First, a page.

Charterhouse isn’t sexist, but the boys there definitely are
Money is power, sexism is humour
In 2009, The Telegraph published an article about Charterhouse called “Private hell in a boys’ public school”. The horror stories about the sexist boys was definitely a scandal, but today it’s far from the the “private hell” we read about. The boys are hardly abusive and mocking, as told in the article, but they’re still far from perfect.
Charterhouse, along with Eton, Harrow, Rugby and the other three original public schools have a bit of a reputation for having the stereotypical upper-middle class posh boy. One whose ideal night is MNG and whose ideal future is catching the commuter train back from the city to their Surrey mansion – which is not always bad thing by the way. I was only at Charterhouse for two years, while the boys are there for five years, which makes them feel like we’re simply guests in their own home.
The school itself takes pride in having the flattest football field in England, a title that cost them most of the donated money they get from the prestigious Old Carthusian’s. I think it’s clear now the foundations of these public schools are built on are money, boys and sports and so a slightly tricky environment in which to introduce girls. Charterhouse is one of the few public schools that decided to take girls at Sixth Form, but the sexism experienced by the girls around 45 years ago, has definitely changed.
Some of the boys at Charterhouse can be savage. I know girls who had pizza thrown at them and some who weren’t spoken to for over a month in their school houses. Some boys have even been known to “put a girl back in her place”, by making her cry, after she got too comfortable. This isn’t uncommon, some boys think that the girls should fear the boys and treat them with a respect they’d give to a superior. Although, this sort of thing doesn’t apply to all the boys, some have a serious inferiority complex. So it’ll be no surprise that for some of the boys, the best joke you’ll hear is about women belonging in the kitchen. This obviously doesn’t apply to a lot of the boys, but for a fair few it’s just the humour that circulates around Charterhouse and public schools in general.
It’s quite clear that the boys have a sexist sense of humour, one that they will eventually grow out of. But why does this sense of humour stick around? I think it has something to do with the hierarchy, which is honestly more important for the boys at public schools than the daily trip to the tuck shop is, or “crack” as we used to call it at Charterhouse.
It’s always the older boys who have power over the younger ones. They make them be their footrests or flip their mattresses in the night while they’re sleeping, which sounds funny but in reality is painful and quite a shock. One thing they’ve always passed on is the popularity it gives you to avoid girls, so maybe it all stems from what the older years are passing down. Or maybe it’s the way the girls can be treated differently by staff, which I will come to.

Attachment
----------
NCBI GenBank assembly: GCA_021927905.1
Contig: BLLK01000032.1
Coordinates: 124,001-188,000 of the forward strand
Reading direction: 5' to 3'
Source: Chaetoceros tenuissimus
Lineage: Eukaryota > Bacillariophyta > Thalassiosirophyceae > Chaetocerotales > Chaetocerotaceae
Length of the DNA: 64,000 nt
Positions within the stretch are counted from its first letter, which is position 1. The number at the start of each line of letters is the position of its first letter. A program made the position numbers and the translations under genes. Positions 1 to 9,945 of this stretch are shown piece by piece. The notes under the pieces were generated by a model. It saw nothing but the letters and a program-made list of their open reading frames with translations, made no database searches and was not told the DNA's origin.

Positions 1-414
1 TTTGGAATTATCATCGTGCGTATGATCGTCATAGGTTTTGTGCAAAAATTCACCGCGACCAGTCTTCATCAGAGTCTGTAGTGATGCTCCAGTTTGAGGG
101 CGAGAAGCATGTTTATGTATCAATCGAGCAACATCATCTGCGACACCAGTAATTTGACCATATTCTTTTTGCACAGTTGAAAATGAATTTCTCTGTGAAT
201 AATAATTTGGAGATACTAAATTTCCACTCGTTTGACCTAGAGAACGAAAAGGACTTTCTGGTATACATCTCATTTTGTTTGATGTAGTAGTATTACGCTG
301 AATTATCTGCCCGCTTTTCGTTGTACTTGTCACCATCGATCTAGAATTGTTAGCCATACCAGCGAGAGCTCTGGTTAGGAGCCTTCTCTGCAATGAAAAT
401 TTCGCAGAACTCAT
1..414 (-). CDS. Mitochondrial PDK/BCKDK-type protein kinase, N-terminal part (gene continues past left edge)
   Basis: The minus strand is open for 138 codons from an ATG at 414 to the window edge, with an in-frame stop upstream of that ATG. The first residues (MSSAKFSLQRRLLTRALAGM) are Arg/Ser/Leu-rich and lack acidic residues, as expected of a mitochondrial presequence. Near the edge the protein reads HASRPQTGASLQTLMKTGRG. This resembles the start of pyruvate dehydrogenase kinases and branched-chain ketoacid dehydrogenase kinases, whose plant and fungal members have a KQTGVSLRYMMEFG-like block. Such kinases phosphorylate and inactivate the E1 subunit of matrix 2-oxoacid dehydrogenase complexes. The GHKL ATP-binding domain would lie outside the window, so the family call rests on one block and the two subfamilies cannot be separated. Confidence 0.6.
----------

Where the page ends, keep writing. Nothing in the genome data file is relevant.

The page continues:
One thing is certain, if you stand up for woman’s rights and equality, they’ll start thinking you’re the generic man-hater lesbian who doesn’t shave their armpits.
Despite all this, you can’t blame the boys for feeling like we’re given privileges that they aren’t. When we get cookies, they get bread. When we get ensuites, they get shared showers. And when we get in trouble, we’re often let off much more easily than they are. This obviously isn’t fair and while it’s not our fault as girls, we don’t try to stop it as much as we should, because why would we? We know it’s not right and we know they’re not given the luxuries we are, so how can we blame them for reacting badly to it? This is what I think makes the boys frustrated to have girls in the school more than anything. However, the reputation of Charterhouse having particularly sexist boys has to come from their idea of good banter and the reason it isn’t changing is because it’s being passed down through each year of students.
Charterhouse and the other public schools don’t have sexist reputations, but the students definitely do. Whether it’s the ongoing hierarchy or the unfair treatment girls get, most boy’s react in a way that seems sexist, and sometimes it is. Obviously each school has a certain amount of people who think they can say whatever they want, who’s life will be handed to them with minimal effort, but the fact of the matter is most boys around England just think it’s funny and that’s something they’ll grow out of.
The girls are given things that boys aren’t, that’s a fact, but maybe we’re being looked after to make the prior sexist situations better and to ensure they don’t happen again. Either way, public schools need to get the balance right and make sure both men and women are treated fairly. That is what “equality” means. Despite all this, I had an amazing time and two years was far too short.
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